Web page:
UMTS CONTAINS an array of features to efficiently use the scarce radio spectrum. Good planning requires a basic understanding of the technical details. We describe the main features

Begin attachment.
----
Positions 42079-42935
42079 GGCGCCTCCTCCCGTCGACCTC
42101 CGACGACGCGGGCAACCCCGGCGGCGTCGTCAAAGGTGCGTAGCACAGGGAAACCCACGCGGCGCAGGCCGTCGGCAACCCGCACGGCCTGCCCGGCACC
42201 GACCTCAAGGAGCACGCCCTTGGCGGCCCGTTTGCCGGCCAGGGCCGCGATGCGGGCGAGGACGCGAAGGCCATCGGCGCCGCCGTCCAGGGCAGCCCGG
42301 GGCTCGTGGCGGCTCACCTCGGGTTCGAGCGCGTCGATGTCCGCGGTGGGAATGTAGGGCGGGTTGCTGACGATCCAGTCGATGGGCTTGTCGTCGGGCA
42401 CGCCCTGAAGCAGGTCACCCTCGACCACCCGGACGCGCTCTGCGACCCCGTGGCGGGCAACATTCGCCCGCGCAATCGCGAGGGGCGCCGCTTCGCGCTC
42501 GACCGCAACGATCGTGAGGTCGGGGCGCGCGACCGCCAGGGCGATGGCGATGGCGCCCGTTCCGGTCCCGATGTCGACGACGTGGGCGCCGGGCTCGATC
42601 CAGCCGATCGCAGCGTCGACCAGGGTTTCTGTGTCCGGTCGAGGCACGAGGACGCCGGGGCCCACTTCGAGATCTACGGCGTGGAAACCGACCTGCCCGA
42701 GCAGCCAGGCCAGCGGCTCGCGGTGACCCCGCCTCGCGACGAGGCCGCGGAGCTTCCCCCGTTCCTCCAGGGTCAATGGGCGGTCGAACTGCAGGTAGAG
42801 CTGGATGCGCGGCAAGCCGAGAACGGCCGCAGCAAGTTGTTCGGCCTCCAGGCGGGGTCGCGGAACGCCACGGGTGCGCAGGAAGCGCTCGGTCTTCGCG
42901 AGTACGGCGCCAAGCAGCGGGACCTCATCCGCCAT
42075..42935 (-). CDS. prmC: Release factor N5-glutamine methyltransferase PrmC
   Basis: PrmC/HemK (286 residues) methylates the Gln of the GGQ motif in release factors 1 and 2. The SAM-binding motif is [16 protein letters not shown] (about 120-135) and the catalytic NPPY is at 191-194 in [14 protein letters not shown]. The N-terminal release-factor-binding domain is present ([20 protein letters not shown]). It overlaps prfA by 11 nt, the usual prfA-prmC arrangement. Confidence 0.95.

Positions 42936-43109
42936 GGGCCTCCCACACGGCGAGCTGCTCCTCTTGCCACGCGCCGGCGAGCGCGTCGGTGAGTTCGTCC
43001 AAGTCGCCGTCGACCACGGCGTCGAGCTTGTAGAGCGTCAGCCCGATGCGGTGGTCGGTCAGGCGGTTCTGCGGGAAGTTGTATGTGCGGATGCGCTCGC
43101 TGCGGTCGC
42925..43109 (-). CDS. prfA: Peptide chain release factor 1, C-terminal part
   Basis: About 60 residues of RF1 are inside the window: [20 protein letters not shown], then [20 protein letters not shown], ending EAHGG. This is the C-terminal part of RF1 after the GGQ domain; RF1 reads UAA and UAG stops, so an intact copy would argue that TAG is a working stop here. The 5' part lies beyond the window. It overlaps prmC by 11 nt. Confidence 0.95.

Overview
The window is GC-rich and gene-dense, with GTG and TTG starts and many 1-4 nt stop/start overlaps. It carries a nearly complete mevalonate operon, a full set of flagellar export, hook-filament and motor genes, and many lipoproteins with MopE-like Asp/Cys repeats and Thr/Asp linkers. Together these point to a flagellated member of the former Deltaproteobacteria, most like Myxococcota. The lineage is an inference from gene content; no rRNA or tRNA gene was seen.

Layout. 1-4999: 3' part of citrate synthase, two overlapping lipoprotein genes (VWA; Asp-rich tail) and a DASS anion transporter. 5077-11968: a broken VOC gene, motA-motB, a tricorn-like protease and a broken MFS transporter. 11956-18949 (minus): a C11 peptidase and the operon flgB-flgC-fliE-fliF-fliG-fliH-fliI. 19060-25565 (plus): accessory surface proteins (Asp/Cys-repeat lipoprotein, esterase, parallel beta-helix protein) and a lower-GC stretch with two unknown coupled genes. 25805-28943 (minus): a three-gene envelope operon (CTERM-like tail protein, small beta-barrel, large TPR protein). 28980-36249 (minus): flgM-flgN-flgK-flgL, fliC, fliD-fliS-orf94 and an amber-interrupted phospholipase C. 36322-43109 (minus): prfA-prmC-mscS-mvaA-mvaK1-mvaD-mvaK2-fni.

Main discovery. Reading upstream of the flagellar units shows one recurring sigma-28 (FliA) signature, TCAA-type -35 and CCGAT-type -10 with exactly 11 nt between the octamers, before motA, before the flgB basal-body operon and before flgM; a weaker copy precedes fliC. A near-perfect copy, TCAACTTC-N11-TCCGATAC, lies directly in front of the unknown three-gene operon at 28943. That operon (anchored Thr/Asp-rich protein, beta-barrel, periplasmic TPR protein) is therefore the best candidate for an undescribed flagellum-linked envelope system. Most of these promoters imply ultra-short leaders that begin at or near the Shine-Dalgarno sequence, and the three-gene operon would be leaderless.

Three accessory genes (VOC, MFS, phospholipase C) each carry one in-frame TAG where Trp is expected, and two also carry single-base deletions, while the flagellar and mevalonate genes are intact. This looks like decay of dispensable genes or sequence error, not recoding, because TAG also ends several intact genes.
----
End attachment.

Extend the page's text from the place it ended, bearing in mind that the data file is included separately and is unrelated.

The key decisions are base station locations, number of sectors and where to point each antenna. The key decisions network planners have to make are the selection of base station locations, the number of sectors to install and where to point the main lobe of each antenna. The objective of radio network planning is to provide maximum wireless coverage and capacity at minimal cost. Planning for UMTS differs substantially from previous wireless technologies, in particular GSM. For example, capacity planning is not just a matter of installing equipment (called hard capacity) as needed, but antenna configurations influence capacity due to interference with other cells yielding what is called soft capacity. Deployment of UMTS started around 2002. The initial phase was coverage-driven, because the spectrum regulations often required operators to provide coverage for a prescribed fraction of the population at given times. Germany, for example, asked for 50 percent coverage of the population by the beginning of 2005. In the aftermath of the New-Economy bubble, operators aimed at a slow start. With growing customer demand, Figure 1: UMTS radio networks and modeling; (a) snapshot of users and sources of interference; (b) the network capacity now comes into focus. At interference-coupling matrix captures all essential information on network design and user properties. The the beginning of UMTS deployment, it was colored connections between antennas indicate the off-diagonal matrix elements corresponding to the user configuration and network design depicted in (a). basically unknown how to address interferencewww.orms-today.com